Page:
You might say that Bob Mankoff has humor down to a science. After all, before beginning his journey from budding cartoonist to cartoon editor of The New Yorker, Mankoff was just a few credits shy of a PhD in experimental psychology.
Eric “EZ” Albertson is nothing if not a people person. Back in early 2012, when he opened the SpeakEZ lounge in Grand Rapids’ Belknap Neighborhood, Albertson sought to create a highly connective environment that would bring a true sense of community back to the pub. It’s no surprise then that one of the establishment’s longest-running and most popular events is centered around something that’s brought human beings together since the dawn of our existence: telling stories.
Melissa Plaut remembers the first time she ever wrote about driving a New York City taxicab. It was 5 a.m. one morning in 2005, and she’d just returned home from her shift. The stream-of-consciousness recounting of the night’s events that poured out of her was unlike anything she’d ever written, certainly unlike anything she’d ever written in her previous job, writing copy for one of the Big Apple’s innumerable advertising agencies.
Let’s face it: the winners write the history books. That's why Grand Rapids' history books are filled with the rise of the furniture industry, pictures of Gerald Ford and a whole lot of just good ol’ fashioned niceness. But for local author and history buff Amberrose Hammond, the full story lies beneath the surface.
Before he was hired as Kent District Library's Kentwood branch teen librarian, Greg Lewis saw something big at KDL's Grandville branch. It was an event that featured live music from local teen bands. Once he took on his position as teen librarian, Lewis was inspired to take that teen-band concept further. Three years later, Kentwoodpalooza was born.
Roberta King has always had a way with words, but after the death of her son, Noah, she found herself suddenly at a loss for them. Despite being born with cerebral palsy, Noah lived happy, healthy and surrounded by a loving family for 16 years. In 2006 – when he was 17 – a bout with pneumonia took his life.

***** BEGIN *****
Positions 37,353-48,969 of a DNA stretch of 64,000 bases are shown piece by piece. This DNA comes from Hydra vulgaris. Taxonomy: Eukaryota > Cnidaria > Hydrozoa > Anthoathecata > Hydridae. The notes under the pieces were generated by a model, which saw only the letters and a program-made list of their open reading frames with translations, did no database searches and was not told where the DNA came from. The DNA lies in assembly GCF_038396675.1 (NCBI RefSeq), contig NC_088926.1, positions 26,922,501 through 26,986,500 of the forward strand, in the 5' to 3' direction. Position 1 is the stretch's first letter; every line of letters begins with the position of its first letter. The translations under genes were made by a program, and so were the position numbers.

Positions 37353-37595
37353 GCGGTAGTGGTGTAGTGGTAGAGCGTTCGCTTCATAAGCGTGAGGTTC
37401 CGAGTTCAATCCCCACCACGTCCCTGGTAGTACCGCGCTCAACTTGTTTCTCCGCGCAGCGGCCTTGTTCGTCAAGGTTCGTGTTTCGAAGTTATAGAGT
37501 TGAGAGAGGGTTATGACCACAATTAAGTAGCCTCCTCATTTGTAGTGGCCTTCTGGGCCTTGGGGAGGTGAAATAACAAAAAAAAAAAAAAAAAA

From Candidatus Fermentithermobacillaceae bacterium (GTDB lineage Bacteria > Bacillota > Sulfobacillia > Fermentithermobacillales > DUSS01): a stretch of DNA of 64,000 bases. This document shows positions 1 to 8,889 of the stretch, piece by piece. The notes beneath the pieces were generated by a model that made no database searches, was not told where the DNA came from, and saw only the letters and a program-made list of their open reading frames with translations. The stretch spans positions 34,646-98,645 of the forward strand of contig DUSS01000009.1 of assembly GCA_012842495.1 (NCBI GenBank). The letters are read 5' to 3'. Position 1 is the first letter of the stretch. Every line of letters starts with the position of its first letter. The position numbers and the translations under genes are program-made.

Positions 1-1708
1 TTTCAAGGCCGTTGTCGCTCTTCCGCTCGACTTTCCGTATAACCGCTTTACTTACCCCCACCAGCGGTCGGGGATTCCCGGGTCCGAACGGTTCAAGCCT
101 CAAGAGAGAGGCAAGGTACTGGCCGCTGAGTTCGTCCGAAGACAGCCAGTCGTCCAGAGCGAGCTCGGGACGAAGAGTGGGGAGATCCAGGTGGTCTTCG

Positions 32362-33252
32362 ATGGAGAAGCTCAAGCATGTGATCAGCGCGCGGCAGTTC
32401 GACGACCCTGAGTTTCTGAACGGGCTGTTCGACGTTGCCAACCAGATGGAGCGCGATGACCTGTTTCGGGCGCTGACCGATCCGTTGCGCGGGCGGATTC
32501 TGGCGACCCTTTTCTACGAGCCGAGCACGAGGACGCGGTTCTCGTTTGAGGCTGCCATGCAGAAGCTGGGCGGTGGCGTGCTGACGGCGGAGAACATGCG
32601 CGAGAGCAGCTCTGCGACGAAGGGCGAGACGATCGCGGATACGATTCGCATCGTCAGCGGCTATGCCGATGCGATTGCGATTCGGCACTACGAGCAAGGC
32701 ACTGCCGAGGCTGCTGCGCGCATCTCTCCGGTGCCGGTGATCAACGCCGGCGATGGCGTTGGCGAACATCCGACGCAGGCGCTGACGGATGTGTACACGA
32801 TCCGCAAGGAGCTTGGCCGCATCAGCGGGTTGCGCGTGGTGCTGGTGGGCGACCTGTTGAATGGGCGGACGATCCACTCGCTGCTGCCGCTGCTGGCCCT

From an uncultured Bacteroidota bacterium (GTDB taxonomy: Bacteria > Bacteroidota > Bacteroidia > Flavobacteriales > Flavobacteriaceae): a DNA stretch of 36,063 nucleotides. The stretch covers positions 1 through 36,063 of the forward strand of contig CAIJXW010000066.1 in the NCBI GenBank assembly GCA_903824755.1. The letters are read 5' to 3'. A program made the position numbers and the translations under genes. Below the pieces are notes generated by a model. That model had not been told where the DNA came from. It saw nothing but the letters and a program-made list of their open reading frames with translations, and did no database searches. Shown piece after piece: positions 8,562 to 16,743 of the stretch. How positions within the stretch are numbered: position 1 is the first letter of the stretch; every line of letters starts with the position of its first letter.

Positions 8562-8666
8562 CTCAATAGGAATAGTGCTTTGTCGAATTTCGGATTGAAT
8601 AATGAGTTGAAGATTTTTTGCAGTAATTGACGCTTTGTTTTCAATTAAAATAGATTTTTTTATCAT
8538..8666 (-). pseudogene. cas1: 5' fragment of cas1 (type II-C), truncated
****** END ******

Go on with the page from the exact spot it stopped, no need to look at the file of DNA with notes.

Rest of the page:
If the phrase “used book sale” brings to mind those sad piles of tattered Harlequin novels and dog-eared microwave cookbooks found in every thrift store, then perhaps you need to pay more attention to what the Kent District Library is up to. For the last two years, the organization has reinvigorated this once-tired concept by transforming a giant warehouse at its Comstock Park Service Center into a veritable book lover’s utopia during an annual event they’ve fittingly dubbed Book Bash.
Buddy Wakefield is, admittedly, far from enlightened. But 13 years after shucking a steady corporate gig and all of his worldly possessions for a Honda Civic and a new life as a traveling performance poet, he's working harder than ever to stay in the moment.
Schuler Books and Music will be closing its Alpine location (3165 Alpine Ave., Walker) this April. The other three locations in Grand Rapids and Lansing will continue to run as normal, but owners Bill and Cecile Fehsenfeld have decided not to resign the lease for the Alpine location.
Had her entire life not gone literally up in flames back in 1980, Debra Marquart would not be the writer she is today. In fact, she may have never even taken up writing at all.
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